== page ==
The future of evolution



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Posted by: stak
Posted on: 2008-02-09 14:08:43

I was reading this article on Wired about how families are shrinking in developed nations, and it reminded me of something that I was thinking about a while ago. It occurred to me that the human race seems to have outgrown natural selection. By now we control enough of our environment that small changes in nature don't really put any evolutionary pressure on us. Yes, there are still catastrophic events that kill thousands of people, but that doesn't really qualify as natural selection, since it kills people based on where they're geographically located rather than selecting against some genetic trait.

But anyway, if natural selection no longer applies to us, then we, as a race, need to find other selection processes in order to keep evolving. I was thinking that on a long enough time scale, the only feasible selection process is self-selection. We're going to reach a point where people who are below average will still be smart enough to realize that they are below average (or more generally, people will be more aware of the quality of their genetic material), and will remove themselves from the gene pool in order to improve it. (Note that by "remove themselves from the gene pool", I don't mean "kill themselves", just that they will choose to not have kids).

However, the point in that article above that struck me was that even though the family size in developed countries is much smaller than in developing countries, there is still a variation. "Even among these highly successful people, the richest of them tended to have bigger families." That is interesting, because it seems to imply a sort of self-selection is already happening in developed nations. People who are rich realize that they are above average and have larger families. Or maybe people who aren't as rich realize that they are below average and have smaller families. Either way, I'm not sure if this is fully conscious decision on their part, of even if it's self-selection at all, but it's an interesting possibility.

The article seems to come to a wishy-washy conclusion saying (as I understand it) that having more children requires more effort and resources, which is why families are smaller, but I don't think that fully explains why richer people would have larger families in the developed countries. Anybody else got any thoughts as to why this might be happening?

Posted by Fai at 2008-02-09 16:46:37
A few comments:

My thoughts are that in poorer families (or traditionally more rural families) kids are more likely to be used for labour so you need several to help out. Also with a higher mortality rate, I think people would have several to ensure at least one offspring survives.

Don't confuse money with genetic worth. The two are not the same

Be careful of making the cirteria too stringent or too tied to certain characteristics. We need diversity as well as competence to survive.

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Posted by stak at 2008-02-09 17:01:12
I agree with the first comment.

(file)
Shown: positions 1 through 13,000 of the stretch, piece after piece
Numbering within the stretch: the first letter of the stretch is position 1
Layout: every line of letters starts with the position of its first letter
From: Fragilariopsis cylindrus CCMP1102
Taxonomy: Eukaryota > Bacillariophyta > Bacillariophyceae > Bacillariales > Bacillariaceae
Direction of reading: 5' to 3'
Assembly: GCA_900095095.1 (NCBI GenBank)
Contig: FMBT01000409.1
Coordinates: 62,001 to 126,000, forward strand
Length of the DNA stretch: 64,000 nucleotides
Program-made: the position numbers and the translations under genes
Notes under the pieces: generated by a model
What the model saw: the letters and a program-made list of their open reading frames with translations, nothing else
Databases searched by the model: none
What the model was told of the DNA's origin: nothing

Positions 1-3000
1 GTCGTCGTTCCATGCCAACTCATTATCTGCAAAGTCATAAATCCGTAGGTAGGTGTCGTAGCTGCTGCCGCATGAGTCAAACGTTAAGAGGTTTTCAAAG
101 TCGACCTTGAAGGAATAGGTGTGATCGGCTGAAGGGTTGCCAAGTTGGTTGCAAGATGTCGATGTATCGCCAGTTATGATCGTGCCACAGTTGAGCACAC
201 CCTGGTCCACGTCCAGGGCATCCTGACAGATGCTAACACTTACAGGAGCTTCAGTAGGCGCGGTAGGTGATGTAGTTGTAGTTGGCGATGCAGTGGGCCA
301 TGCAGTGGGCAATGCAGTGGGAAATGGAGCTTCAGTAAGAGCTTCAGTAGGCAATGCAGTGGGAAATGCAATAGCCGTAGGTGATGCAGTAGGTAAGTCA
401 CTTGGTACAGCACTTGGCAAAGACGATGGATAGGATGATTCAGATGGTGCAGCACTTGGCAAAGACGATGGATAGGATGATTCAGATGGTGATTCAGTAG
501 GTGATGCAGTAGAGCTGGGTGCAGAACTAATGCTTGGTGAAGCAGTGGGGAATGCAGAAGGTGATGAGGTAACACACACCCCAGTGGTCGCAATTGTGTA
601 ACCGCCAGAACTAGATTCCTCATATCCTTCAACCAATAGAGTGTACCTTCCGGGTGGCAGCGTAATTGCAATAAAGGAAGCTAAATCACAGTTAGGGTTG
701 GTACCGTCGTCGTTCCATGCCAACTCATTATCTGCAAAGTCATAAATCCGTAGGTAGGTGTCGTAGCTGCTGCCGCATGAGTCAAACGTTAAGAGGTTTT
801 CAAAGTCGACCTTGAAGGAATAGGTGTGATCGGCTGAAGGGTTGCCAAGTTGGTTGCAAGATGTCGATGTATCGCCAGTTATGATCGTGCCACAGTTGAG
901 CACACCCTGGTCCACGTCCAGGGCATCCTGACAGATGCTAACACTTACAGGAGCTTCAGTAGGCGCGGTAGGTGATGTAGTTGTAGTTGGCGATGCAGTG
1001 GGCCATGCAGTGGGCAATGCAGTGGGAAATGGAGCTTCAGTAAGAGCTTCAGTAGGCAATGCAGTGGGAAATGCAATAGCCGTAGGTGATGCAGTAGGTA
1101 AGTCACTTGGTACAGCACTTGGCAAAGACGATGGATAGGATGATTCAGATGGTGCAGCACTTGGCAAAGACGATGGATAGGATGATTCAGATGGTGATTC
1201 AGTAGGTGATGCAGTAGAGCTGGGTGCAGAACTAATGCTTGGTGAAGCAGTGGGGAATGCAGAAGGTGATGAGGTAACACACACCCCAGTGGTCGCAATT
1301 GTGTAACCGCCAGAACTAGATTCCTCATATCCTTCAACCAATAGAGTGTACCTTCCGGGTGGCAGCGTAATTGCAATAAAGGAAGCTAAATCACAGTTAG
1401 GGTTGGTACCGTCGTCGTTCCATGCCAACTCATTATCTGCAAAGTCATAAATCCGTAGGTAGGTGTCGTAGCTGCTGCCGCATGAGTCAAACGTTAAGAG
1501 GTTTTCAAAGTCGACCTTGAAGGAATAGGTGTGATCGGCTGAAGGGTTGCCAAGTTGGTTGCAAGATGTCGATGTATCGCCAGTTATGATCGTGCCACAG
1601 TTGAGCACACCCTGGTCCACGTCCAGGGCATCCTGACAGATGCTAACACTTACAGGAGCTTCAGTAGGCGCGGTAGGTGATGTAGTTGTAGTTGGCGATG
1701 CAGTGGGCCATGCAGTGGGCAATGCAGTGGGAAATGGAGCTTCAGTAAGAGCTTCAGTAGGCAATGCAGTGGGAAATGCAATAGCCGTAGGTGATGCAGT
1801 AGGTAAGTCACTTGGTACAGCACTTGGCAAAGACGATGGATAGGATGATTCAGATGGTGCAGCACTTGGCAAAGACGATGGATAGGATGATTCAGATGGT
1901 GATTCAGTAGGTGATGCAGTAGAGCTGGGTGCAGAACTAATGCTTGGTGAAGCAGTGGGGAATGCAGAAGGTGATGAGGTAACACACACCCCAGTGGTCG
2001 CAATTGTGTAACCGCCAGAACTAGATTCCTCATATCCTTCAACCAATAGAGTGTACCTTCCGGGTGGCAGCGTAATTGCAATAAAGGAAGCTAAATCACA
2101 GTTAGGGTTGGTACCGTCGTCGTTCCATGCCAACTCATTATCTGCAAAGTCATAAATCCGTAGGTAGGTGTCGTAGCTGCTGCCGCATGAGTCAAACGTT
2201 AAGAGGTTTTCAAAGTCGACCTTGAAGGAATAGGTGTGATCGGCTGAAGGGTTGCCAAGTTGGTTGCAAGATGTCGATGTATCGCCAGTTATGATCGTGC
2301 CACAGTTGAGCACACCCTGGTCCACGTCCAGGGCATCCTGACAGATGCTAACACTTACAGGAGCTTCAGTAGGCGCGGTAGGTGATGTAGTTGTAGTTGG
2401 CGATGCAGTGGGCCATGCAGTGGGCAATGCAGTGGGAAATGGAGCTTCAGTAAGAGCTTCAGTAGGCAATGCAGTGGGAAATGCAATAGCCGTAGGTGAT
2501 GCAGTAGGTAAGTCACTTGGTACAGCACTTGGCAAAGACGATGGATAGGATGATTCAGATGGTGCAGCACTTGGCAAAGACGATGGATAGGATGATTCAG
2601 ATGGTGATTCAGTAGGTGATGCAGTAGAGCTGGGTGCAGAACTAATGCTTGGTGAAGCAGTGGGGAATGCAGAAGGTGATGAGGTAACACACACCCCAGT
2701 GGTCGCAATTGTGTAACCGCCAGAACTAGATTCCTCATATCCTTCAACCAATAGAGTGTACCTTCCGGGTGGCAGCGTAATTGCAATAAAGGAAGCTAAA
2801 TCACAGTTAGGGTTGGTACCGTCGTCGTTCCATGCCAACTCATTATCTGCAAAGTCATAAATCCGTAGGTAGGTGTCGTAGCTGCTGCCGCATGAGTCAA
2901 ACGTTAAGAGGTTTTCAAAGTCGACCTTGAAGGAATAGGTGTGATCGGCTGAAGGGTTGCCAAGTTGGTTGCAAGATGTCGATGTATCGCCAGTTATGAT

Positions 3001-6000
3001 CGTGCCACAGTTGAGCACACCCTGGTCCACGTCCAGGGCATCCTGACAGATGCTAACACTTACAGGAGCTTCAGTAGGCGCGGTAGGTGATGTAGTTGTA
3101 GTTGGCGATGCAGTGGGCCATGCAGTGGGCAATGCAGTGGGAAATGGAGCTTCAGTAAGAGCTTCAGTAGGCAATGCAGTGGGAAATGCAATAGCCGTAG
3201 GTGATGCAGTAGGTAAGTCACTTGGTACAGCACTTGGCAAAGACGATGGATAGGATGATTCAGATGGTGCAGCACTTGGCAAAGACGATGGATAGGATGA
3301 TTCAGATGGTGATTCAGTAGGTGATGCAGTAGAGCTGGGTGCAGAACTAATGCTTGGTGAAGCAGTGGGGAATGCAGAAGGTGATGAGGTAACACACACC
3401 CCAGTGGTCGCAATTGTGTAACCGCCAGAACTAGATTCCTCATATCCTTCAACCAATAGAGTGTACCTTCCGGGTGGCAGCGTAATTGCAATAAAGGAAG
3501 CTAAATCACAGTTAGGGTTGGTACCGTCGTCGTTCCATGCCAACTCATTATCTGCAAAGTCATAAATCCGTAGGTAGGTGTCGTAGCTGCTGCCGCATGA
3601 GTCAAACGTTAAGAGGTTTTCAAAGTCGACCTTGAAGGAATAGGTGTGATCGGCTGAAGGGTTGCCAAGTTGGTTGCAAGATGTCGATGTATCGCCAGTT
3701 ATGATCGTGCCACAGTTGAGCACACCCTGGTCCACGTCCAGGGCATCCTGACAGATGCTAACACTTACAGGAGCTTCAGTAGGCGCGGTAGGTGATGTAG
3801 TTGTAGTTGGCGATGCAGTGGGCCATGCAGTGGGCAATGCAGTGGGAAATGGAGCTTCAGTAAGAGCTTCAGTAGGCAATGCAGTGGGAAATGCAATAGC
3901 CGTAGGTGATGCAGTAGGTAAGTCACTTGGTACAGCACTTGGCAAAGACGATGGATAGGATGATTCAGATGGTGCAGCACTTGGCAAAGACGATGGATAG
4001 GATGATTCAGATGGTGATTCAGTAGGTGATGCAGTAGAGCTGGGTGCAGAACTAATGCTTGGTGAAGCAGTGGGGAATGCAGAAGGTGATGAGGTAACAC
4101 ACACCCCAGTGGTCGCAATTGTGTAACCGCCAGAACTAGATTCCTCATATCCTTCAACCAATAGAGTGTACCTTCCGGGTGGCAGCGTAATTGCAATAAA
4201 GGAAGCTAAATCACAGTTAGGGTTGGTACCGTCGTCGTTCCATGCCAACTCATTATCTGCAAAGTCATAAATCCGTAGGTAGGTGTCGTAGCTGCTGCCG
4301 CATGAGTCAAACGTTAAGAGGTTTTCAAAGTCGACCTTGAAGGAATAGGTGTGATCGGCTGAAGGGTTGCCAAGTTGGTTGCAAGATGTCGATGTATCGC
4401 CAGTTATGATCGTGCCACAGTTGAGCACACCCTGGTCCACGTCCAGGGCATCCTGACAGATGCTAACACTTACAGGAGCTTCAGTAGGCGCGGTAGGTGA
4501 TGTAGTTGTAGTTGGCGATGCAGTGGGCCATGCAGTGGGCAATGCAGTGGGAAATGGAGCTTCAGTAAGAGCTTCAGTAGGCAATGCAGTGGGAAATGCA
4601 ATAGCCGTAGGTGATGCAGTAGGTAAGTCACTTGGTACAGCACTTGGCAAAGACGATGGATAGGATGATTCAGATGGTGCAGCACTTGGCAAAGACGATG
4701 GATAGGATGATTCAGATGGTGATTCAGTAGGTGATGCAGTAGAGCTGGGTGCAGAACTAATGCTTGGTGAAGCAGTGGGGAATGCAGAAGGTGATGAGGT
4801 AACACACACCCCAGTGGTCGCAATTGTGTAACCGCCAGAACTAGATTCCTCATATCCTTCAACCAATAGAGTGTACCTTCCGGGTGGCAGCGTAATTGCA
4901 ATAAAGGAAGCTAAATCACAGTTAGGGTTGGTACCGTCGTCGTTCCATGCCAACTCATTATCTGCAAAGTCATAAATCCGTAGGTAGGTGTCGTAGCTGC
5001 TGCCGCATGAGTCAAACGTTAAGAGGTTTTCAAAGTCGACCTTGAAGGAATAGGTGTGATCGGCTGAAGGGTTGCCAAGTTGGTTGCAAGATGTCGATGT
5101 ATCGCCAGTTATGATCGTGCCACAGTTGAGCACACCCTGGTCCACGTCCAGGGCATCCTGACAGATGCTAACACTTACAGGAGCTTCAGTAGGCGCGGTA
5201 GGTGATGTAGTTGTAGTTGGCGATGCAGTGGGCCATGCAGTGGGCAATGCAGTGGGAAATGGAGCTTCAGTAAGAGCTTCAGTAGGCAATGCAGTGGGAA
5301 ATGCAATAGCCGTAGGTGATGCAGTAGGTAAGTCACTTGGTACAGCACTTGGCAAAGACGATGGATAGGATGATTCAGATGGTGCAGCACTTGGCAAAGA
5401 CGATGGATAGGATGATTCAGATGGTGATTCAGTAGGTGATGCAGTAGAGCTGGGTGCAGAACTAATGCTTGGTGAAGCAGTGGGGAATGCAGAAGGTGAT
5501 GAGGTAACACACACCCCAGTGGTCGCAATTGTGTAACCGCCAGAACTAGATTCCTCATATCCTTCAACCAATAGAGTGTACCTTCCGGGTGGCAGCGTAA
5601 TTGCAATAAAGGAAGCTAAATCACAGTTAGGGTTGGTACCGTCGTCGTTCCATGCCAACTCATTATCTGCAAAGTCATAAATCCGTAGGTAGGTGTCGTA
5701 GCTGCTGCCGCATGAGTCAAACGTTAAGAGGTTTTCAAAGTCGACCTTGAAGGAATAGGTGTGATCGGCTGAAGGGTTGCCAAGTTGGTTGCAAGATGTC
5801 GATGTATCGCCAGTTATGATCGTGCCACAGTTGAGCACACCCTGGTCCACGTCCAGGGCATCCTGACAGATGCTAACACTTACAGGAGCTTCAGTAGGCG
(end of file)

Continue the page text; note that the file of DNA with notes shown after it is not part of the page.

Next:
I realize that money is not equivalent to genetic worth. However, in today's society, money is generally correlated with success. People who are successful are more likely to view themselves as having a higher genetic worth, whether or not that is true. Self-selection is based entirely on people's view of their own genetic worth, so in this case rich people are more likely to want their genes to stay in the gene pool.

Agreed, diversity is important. Evolution is a slow and very imprecise process, and that's not going to change anytime soon.
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Posted by http://maverichka.myopenid.com at 2008-02-10 22:46:24
good :)

right but just because you think you're successful and have worth does not necessarily mean you do. So money should not be the only metric. Also, money is only a measure of success in capitalistic countries. In other countries, money is a measure of how corrupt an individual/his parents were, which does take a certain skill, but perhaps not the only one that should be promoted to have kids.

indeed.
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Posted by anonymous at 2008-02-10 01:46:36
I don't think people decide whether or not to propagate their genes depending on how good they think their genes are. It's the genes that decide to propagate themselves. The ones that are better at doing so will survive. They created us to do this.
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Posted by stak at 2012-01-28 17:40:35
I finally got around to reading The Selfish Gene, and it's a really good book. I agree with his view of things (which is the same as in your comment) and yeah, my post makes no sense at all in that context. I spent a while trying to reconcile the two but the theory in my post depends on some assumptions and a organism-based model that I no longer believe.

However, Dawkins also talks about memes, and those change the game completely. It would be possible for a meme to arise that radically changes the composition of the human gene pool by infecting hosts and preventing a particular subset of them from reproducing. I don't know if you're still reading this blog, but any thoughts on that?
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Posted by Ben at 2008-02-12 23:51:40
I think the only logical conclusion that we can make here, Kats, is that you should have my babies.

Several of them.
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Posted by stak at 2008-02-13 01:02:10
Several of them, huh? I'm sure Kim will have something to say about that one...
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Posted by Fai at 2008-02-13 02:21:16
but one would be ok?
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